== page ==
Web Exclusive: Small Scope, but Not Small Time
Jo Haines, director of private fund development for The After-School Corp. of New York City and a regular speaker on the topic of funding for CBOs, believes all fundraising is local in terms of building relationships.
“I’ve always said funders fund people,” she says. “What many CBOs experience is they don’t have the resources in fundraising, and the executive director is wearing too many hats. We’re seeing more intermediary groups like TASC help them build community-based programs like after-school efforts.
“When promoting programs nationally, the tools are more sophisticated in terms of staff and spending,” she says. “CBOs are not always able to allocate this same time and money. The Internet can be a bit of an equalizer, but you still have to take the time to research your donors.”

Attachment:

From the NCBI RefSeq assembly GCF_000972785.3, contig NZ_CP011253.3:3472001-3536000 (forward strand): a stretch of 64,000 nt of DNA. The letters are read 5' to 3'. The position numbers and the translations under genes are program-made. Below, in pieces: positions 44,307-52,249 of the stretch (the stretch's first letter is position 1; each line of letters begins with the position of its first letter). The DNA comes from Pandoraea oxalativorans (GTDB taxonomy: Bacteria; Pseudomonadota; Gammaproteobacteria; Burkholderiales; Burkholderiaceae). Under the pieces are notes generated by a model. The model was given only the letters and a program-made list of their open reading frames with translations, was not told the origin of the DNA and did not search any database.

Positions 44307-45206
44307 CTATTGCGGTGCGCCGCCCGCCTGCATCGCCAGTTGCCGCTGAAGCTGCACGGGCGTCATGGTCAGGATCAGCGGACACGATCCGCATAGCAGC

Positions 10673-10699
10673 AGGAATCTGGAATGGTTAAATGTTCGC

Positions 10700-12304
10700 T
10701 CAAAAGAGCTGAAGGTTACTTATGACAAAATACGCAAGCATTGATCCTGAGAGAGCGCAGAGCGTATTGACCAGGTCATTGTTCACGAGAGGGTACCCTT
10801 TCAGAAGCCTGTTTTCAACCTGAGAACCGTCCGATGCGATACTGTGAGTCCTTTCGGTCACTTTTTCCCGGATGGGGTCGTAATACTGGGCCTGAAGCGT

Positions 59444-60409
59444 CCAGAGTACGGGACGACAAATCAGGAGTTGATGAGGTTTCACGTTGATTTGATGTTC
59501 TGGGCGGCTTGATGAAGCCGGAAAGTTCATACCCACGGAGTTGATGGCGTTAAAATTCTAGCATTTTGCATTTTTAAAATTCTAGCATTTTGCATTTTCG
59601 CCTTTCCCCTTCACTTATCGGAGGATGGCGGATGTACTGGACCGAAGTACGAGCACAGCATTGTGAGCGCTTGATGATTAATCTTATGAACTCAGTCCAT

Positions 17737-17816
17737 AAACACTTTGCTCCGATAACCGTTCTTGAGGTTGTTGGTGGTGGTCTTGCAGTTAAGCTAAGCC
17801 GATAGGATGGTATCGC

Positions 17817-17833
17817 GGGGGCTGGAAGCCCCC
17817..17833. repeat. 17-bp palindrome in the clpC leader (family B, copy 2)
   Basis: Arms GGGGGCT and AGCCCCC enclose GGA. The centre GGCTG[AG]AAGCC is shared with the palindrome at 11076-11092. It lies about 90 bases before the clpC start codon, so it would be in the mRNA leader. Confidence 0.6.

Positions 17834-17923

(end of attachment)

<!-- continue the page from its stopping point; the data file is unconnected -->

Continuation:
Limited staff and time
Many CBOs also are faced with the challenge of limited time and staff. Callahan believes boards are the most under-utilized resource to help with this issue.
“Boards are key,” she says. “Stop just recruiting people and telling them they are not asked to do anything. Be up front about their responsibilities. Tell them this is a partnership. This partnership can be extraordinarily powerful. Sit down with the board and ask them, ‘How are we furthering your goals?’ Tell them, ‘Here are our needs; how do these coincide with your needs?’”
Haines agrees: “Board development is essential. Tell the board straight out: Every member must be willing to do something. Create an advisory/development board that has the capacity to guide your group. Ask them to open their address books and help you reach more people. Volunteers are another way to get people through the door.”
Many community-based organizations are founded by passionate people with limited fundraising experience. Both Haines and Callahan report that this sector in particular has an incredible discomfort around the subject of money.